Kidneys. The fetal kidneys begin to excrete urine during the second trimester pregnancy, and fetal urine accounts for about 70 to 80 per cent of the amniotic fluid. Abnormal kidney development or severe impairment of kidney function in the fetus greatly reduce the formation of amniotic fluid (oligohydramnios) and can lead to fetal death.

Although the fetal kidneys form urine, the renal control systems for regulating fetal extracellular fluid volume and electrolyte balances, and especially acid-base balance, are almost nonexistent until late fetal life

Age of fetus (weeks after last menstruation)

Figure 83-2

Age of fetus (weeks after last menstruation)

Figure 83-2

Iron, calcium, and phosphorus storage in the fetus at different stages of gestation.

and do not reach full development until a few months after birth.

Fetal Metabolism. The fetus uses mainly glucose for energy, and it has a high capability to store fat and protein, much if not most of the fat being synthesized from glucose rather than being absorbed directly from the mother's blood. In addition to these generalities, there are special problems of fetal metabolism in relation to calcium, phosphate, iron, and some vitamins.

Metabolism of Calcium and Phosphate. Figure 83-2 shows the rates of calcium and phosphate accumulation in the fetus, demonstrating that about 22.5 grams of calcium and 13.5 grams of phosphorus are accumulated in the average fetus during gestation. About one half of these accumulate during the last 4 weeks of gestation, which is coincident with the period of rapid ossification of the fetal bones and with the period of rapid weight gain of the fetus.

During the earlier part of fetal life, the bones are relatively unossified and have mainly a cartilaginous matrix. Indeed x-ray films ordinarily do not show any ossification until after the fourth month of pregnancy.

Note especially that the total amounts of calcium and phosphate needed by the fetus during gestation represent only about 2 per cent of the quantities of these substances in the mother's bones. Therefore, this is a minimal drain from the mother. Much greater drain occurs after birth during lactation.

Accumulation of Iron. Figure 83-2 also shows that iron accumulates in the fetus even more rapidly than calcium and phosphate. Most of the iron is in the form of hemoglobin, which begins to be formed as early as the third week after fertilization of the ovum.

Small amounts of iron are concentrated in the mother's uterine progestational endometrium even before implantation of the ovum; this iron is ingested into the embryo by the trophoblastic cells and is used to form the very early red blood cells. About one third of the iron in a fully developed fetus is normally stored in the liver. This iron can then be used for several months after birth by the neonate for formation of additional hemoglobin.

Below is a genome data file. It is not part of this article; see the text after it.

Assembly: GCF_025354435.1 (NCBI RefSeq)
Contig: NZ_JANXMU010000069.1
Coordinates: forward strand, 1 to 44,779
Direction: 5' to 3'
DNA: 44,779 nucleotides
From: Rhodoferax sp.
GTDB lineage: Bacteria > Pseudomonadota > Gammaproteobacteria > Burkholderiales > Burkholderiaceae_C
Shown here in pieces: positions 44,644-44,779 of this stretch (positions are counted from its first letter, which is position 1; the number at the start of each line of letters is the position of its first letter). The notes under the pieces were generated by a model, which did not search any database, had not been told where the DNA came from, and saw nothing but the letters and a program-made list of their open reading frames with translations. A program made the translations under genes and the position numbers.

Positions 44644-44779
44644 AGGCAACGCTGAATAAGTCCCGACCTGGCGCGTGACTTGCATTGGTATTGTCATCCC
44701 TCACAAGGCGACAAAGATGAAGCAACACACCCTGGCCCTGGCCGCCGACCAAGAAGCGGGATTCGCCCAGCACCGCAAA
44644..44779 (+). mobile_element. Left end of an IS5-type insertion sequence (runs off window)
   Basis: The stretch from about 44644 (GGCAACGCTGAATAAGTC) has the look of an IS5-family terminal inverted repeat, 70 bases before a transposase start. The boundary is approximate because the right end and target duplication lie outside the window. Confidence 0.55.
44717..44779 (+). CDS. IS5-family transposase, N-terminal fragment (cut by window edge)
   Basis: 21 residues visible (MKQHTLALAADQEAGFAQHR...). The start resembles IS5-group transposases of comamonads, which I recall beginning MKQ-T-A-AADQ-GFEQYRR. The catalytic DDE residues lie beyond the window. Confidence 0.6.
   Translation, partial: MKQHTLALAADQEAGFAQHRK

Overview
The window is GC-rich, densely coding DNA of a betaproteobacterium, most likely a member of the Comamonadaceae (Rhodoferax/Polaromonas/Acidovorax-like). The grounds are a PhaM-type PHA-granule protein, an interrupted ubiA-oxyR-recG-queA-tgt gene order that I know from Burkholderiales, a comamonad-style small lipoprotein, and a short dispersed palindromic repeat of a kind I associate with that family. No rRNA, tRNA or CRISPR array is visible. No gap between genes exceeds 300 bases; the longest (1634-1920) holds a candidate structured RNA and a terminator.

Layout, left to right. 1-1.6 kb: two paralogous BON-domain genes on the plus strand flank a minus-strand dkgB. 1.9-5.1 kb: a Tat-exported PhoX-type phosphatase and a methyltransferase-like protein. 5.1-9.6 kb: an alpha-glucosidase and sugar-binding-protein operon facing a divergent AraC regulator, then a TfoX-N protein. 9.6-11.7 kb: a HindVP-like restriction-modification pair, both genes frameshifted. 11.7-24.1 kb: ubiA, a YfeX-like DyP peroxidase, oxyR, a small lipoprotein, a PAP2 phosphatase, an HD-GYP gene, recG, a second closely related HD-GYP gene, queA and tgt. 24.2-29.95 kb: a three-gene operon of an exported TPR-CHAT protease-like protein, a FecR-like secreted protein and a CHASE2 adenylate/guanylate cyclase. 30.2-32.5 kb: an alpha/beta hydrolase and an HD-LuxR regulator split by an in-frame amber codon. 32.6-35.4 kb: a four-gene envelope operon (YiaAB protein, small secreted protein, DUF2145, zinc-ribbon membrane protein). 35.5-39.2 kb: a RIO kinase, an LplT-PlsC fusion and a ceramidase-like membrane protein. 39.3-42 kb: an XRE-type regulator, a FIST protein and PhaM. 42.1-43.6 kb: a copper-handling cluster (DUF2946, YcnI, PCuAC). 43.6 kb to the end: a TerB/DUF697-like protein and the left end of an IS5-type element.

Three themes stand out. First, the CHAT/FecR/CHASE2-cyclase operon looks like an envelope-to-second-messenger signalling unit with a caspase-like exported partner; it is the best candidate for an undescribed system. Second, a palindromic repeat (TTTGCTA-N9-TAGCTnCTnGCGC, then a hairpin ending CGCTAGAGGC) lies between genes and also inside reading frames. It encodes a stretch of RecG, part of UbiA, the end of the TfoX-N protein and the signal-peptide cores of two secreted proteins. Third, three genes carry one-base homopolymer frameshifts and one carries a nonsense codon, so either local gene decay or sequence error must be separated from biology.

Utilization and Storage of Vitamins. The fetus needs vitamins equally as much as the adult and in some instances to a far greater extent. In general, the vitamins function the same in the fetus as in the adult, as discussed in Chapter 71. Special functions of several vitamins should be mentioned, however.

The B vitamins, especially vitamin B12 and folic acid, are necessary for formation of red blood cells and nervous tissue, as well as for overall growth of the fetus.

Vitamin C is necessary for appropriate formation of intercellular substances, especially the bone matrix and fibers of connective tissue.

Vitamin D is needed for normal bone growth in the fetus, but even more important, the mother needs it for adequate absorption of calcium from her gastrointestinal tract. If the mother has plenty of this vitamin in her body fluids, large quantities of the vitamin will be stored by the fetal liver to be used by the neonate for several months after birth.

Vitamin E, although the mechanisms of its functions are not clear, is necessary for normal development of the early embryo. In its absence in laboratory animals, spontaneous abortion usually occurs at an early stage of pregnancy.

Vitamin K is used by the fetal liver for formation of Factor VII, prothrombin, and several other blood coagulation factors. When vitamin K is insufficient in the mother, Factor VII and prothrombin become deficient in the fetus as well as in the mother. Because most vitamin K is formed by bacterial action in the mother's colon, the neonate has no adequate source of vitamin K for the first week or so of life after birth until normal colonic bacterial flora become established in the newborn infant. Therefore, prenatal storage in the fetal liver of at least small amounts of vitamin K derived from the mother is helpful in preventing fetal hemorrhage, particularly hemorrhage in the brain when the head is traumatized by squeezing through the birth canal.

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Essentials of Human Physiology